Cystic Bronchiectasis

September 14, 2005
Sonia Arunabh, MD

,
Naveen Verma, MD

Having been treated for pulmonary tuberculosis (TB) 25 years earlier, a 60-year-old man (a nonsmoker) now complained of a chronic cough. The cough was occasionally accompanied by yellowish sputum but no hemoptysis. Examination revealed persistent coarse crackles in the right posterior hemithorax, and the x-ray study seen here established the diagnosis of cystic bronchiectasis.

Having been treated for pulmonary tuberculosis (TB) 25 years earlier, a 60-year-old man (a nonsmoker) now complained of a chronic cough. The cough was occasionally accompanied by yellowish sputum but no hemoptysis. Examination revealed persistent coarse crackles in the right posterior hemithorax, and the x-ray study seen here established the diagnosis of cystic bronchiectasis.

Defined as chronic dilatation of the bronchi, bronchiectasis typically involves the medium-sized bronchi and may result from a host of congenital or acquired conditions. Most patients have a history of chronic cough and copious sputum; hemoptysis, wheezing, and dyspnea may develop as the disease progresses.

Drs Sonia Arunabh, Navin Verma, and Terence Brady of Flushing, NY, find that the most useful classification of bronchiectasis is of obstructive and nonobstructive types. Obstructive bronchiectasis, caused by tumor or any other blockage, is localized to the region distal to the obstruction, whereas the nonobstructive type is usually more widespread.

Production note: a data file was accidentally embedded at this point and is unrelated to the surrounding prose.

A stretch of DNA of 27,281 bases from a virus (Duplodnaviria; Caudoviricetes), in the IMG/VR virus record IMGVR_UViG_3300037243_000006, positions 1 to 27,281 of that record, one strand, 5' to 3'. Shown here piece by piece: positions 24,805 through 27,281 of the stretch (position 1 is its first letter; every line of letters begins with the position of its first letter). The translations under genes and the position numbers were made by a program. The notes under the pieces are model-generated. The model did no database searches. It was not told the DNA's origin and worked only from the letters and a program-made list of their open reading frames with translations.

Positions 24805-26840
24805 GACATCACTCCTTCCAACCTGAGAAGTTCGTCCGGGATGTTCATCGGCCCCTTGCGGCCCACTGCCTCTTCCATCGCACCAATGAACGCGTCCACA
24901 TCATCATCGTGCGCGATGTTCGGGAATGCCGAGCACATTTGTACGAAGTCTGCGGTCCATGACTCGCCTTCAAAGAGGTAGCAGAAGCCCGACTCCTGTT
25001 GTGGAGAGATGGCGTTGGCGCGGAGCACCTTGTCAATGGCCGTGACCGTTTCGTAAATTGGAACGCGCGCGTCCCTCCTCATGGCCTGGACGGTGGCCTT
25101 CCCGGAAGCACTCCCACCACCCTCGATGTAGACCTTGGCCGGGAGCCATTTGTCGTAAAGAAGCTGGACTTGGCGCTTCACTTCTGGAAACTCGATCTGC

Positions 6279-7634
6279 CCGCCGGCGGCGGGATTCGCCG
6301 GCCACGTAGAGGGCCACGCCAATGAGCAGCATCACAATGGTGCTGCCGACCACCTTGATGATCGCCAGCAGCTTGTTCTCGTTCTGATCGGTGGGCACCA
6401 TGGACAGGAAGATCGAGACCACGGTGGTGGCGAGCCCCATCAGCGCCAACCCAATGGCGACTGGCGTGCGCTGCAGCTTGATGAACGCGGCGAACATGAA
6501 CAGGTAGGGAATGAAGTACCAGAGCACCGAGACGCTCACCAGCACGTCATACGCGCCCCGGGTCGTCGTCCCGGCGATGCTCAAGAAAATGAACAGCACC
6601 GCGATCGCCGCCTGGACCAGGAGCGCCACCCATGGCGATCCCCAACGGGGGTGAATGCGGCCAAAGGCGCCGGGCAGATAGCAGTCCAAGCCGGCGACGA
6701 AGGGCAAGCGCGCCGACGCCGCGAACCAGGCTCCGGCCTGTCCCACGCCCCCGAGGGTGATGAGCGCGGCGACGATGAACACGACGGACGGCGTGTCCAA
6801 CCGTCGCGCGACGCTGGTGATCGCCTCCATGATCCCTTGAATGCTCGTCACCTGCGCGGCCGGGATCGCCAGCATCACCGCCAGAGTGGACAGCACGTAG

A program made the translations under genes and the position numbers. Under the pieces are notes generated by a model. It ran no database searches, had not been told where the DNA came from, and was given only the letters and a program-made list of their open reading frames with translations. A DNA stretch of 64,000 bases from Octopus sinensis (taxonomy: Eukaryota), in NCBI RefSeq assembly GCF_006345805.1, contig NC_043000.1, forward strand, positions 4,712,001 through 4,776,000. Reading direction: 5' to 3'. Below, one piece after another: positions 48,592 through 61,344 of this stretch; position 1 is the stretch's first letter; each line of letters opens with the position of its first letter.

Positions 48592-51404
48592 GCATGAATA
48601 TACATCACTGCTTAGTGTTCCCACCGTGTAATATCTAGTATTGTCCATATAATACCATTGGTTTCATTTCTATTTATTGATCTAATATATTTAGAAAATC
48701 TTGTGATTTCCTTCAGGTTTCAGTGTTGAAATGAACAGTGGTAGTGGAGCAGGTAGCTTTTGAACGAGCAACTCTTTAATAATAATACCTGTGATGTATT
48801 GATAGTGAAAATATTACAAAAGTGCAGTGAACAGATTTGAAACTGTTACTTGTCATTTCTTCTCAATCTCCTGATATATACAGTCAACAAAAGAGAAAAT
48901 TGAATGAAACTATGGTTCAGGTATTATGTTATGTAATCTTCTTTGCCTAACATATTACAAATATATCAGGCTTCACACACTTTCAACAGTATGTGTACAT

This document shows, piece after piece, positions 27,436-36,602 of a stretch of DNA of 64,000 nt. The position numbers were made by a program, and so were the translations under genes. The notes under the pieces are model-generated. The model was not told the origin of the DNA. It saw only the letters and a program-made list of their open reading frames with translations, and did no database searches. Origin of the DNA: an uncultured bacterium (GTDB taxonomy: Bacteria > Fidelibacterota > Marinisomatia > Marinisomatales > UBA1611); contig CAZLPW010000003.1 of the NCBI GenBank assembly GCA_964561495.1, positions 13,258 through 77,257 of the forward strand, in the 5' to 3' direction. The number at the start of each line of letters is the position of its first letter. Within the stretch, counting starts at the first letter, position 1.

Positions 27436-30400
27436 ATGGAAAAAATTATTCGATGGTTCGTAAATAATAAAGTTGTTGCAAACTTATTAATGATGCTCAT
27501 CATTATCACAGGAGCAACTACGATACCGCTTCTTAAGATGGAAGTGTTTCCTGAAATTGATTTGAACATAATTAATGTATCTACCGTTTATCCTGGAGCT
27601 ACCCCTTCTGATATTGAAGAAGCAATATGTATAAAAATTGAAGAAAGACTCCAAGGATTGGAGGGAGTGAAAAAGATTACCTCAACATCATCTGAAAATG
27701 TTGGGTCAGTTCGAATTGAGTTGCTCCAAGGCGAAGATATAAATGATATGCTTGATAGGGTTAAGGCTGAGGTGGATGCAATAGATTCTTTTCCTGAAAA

Nonobstructive bronchiectasis most frequently affects the basal segments of the lung, but when it is secondary to TB and cystic fibrosis, it may affect only the upper lobe. It is usually categorized as saccular, cystic, or varicose. In cystic bronchiectasis, dilatation is more common in the distal portions of the bronchi.

Many patients with bronchiectasis have had childhood respiratory infections: viral, bacterial (pertussis), or-as in this case-TB. Collapse and fibrosis of the surrounding lung weakens and exerts traction on the damaged bronchial walls, leading to permanent bronchial dilatation. A plain chest film may not always be diagnostic. If the condition is suspected, a high-resolution CT chest scan may help establish the diagnosis.

Initial treatment consists of hydration, postural drainage, bronchodilators, and-most important-appropriate antibiotic therapy. Patients may require suppressive antibiotics at regular intervals or over a prolonged period. Many do well on a tightly controlled program of medical treatment. For those who remain significantly symptomatic, surgical options should be considered.

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